In her 2008 article Unbelievable Slowness of Mind, Christine Allison described the evolution of (mostly) Western studies of Yezidism in two eras, pre and post the publication of Kreyenbroek´s seminal work Yezidism–its Background, Observances, and Textual Tradition (1995). This work, its methodology and findings set the tone for a new chapter in the development of an independent academic discipline focusing on the Yezidi religions and its people. Scholars long have been fascinated with the beliefs of the community for centuries; however, they have had their biases taken control of their pen. Muslim scholars of “heretic” sects or Christian missionaries in their quest to save lost souls or colonialist or Orientalist writers who could were enthralled or appalled by their exotic subjects; they all contributed to the discipline but at the same time discredited it. Yezidi voices were few and only started participating in the research endeavors after Sileman and Jindy pilot study Ezdiyati (1979), often in cooperation with outside, Western colleagues. The 21st century saw the rise of a new generation of Yezidi scholars who study their religion, culture, or history from various academic angles.
Concurrently, a handful of non-Yezidi Western scholars worked on a new research agenda that put the self-representation of the Yezidi community first and channeling these efforts into research projects based on empiric fieldwork and linguistic and cultural competency. However, what is still lacking is institutional backing to offer these scholars an academic home-base and disciplinary as well as interdisciplinary support. A multi-year research cluster, a graduate school, a study program with a unique curriculum, an academic journal, not even summer schools or semester-long course are available.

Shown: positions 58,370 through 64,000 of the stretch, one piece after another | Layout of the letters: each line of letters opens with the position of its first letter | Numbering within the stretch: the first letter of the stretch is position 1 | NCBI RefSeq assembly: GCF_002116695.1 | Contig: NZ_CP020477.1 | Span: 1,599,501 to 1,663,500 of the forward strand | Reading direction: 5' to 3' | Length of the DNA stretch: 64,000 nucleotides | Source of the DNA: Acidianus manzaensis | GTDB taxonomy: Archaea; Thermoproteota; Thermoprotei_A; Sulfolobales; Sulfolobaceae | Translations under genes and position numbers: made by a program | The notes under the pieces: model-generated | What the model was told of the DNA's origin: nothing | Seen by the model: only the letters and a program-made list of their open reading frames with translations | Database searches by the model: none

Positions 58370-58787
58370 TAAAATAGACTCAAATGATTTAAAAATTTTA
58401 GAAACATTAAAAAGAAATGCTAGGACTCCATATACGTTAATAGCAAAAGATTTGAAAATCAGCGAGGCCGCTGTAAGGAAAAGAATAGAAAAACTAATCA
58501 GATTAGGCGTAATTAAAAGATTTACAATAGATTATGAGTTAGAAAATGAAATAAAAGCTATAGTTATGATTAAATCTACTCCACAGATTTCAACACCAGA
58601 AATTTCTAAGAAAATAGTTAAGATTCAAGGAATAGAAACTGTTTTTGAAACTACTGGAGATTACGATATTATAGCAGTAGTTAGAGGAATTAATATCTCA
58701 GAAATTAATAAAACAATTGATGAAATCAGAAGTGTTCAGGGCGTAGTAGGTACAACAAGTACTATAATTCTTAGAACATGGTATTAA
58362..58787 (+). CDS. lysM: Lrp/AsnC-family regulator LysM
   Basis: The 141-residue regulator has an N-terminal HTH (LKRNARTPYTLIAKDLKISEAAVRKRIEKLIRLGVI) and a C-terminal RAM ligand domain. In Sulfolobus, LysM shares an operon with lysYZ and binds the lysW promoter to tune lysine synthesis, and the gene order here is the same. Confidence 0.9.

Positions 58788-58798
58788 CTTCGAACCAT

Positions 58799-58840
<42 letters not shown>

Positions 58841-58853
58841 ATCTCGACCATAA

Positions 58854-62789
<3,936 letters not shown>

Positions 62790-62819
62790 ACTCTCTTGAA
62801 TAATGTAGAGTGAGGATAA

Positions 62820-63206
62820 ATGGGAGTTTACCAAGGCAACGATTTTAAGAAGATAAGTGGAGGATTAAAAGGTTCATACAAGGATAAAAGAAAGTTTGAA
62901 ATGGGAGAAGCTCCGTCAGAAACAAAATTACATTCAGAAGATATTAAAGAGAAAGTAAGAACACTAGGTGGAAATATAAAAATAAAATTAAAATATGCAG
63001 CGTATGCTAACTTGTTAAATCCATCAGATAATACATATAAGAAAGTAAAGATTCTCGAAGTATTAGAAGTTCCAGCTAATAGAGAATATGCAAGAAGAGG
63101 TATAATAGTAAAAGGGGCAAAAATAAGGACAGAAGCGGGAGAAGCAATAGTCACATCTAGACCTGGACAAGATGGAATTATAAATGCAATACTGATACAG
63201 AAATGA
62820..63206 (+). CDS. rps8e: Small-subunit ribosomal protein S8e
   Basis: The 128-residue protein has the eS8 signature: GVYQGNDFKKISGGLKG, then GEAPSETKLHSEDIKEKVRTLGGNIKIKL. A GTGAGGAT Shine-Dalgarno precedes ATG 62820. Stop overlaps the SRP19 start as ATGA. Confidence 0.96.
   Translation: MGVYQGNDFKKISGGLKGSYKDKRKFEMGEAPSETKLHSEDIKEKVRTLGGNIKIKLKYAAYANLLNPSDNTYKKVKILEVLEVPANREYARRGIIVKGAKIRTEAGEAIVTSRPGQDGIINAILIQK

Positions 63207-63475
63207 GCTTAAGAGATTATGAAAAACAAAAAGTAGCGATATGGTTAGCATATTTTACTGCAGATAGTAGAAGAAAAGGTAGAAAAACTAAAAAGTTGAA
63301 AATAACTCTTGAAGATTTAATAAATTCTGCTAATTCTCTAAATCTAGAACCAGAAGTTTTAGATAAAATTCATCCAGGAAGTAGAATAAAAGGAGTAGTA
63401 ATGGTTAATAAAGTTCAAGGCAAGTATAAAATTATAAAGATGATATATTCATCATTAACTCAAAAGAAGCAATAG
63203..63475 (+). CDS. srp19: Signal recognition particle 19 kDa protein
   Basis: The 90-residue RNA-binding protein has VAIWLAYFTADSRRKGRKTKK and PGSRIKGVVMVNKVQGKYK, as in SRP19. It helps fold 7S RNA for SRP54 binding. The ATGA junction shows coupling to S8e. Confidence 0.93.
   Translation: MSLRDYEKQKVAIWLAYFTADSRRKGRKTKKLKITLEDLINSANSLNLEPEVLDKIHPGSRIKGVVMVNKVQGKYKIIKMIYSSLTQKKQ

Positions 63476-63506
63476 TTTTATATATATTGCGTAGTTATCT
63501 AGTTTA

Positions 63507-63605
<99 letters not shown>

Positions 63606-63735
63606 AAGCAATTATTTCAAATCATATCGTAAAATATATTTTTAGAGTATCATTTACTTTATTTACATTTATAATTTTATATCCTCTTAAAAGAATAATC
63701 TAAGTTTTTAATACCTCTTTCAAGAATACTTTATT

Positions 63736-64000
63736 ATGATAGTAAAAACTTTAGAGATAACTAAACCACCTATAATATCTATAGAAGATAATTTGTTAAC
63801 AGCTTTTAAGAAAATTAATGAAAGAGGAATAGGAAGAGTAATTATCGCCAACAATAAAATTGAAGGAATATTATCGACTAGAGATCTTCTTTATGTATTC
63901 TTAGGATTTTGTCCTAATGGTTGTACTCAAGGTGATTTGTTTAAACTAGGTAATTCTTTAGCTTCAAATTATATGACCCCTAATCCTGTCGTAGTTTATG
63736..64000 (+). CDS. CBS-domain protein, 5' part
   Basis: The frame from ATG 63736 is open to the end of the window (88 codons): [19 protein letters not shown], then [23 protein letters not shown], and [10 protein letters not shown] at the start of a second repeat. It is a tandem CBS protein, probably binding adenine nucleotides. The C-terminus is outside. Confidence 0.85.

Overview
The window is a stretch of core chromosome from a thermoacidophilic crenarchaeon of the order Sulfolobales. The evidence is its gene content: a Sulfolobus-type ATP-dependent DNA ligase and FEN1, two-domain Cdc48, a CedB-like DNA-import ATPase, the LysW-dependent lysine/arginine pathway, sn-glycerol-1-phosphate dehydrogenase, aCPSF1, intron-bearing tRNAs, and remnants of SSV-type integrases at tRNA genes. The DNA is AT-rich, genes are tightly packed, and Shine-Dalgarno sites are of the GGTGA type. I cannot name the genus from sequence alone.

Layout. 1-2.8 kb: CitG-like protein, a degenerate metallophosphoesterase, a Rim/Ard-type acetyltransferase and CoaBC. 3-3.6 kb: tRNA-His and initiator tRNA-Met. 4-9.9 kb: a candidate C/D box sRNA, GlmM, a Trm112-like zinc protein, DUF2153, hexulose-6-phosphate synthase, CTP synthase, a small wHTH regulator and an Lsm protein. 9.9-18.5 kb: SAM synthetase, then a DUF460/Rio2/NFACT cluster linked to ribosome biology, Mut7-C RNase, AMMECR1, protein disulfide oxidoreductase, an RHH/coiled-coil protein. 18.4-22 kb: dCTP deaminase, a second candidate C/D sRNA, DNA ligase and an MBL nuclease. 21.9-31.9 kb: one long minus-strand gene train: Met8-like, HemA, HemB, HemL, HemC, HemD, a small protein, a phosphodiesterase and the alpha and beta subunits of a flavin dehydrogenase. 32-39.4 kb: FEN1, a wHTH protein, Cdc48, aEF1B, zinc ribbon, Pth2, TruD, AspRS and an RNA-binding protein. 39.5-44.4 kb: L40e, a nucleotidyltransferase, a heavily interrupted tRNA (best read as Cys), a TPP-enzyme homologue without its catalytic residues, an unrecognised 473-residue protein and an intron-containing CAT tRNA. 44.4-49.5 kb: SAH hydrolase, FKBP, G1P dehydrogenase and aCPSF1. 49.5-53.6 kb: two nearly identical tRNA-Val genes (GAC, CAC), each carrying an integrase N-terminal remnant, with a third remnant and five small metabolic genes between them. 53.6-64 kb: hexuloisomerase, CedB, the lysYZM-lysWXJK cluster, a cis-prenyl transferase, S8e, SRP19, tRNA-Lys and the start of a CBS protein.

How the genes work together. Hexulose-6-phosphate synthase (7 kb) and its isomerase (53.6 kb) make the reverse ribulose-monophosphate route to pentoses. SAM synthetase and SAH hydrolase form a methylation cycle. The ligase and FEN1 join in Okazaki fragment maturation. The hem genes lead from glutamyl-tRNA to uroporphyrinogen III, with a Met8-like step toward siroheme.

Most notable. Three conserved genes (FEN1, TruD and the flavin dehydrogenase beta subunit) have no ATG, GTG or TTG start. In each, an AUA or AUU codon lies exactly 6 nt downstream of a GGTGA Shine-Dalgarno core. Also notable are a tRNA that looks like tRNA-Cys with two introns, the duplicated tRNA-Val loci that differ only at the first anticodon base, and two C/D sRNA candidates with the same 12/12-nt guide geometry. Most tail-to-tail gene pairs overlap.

The conditions and situation of the Yezidi communities world-wide have changed, especially after the 2014 genocide. It is time to put them on the academic map. The Yezidi Studies Center aims to strengthening the academic field and enhancing the offerings for studying the community. We plan to build an institution affiliated with an accredited university that would provide these services to the academic community interested in studying Yezidism. Here are some of the planned activities:
- Developing a curriculum for a module/course on Yezidism.
- Hiring PhD students to write their theses about Yezidism.
- Organizing a summer school on Yezidism.
- Publishing a Yearbook of Yezidi Studies.
- Holding an annual conference/workshop on Yezidism.
- Providing opportunities in faculty development.
- Encouraging faculty and student exchange.
- Conducting research projects.
- Seeking funding and grants for international research projects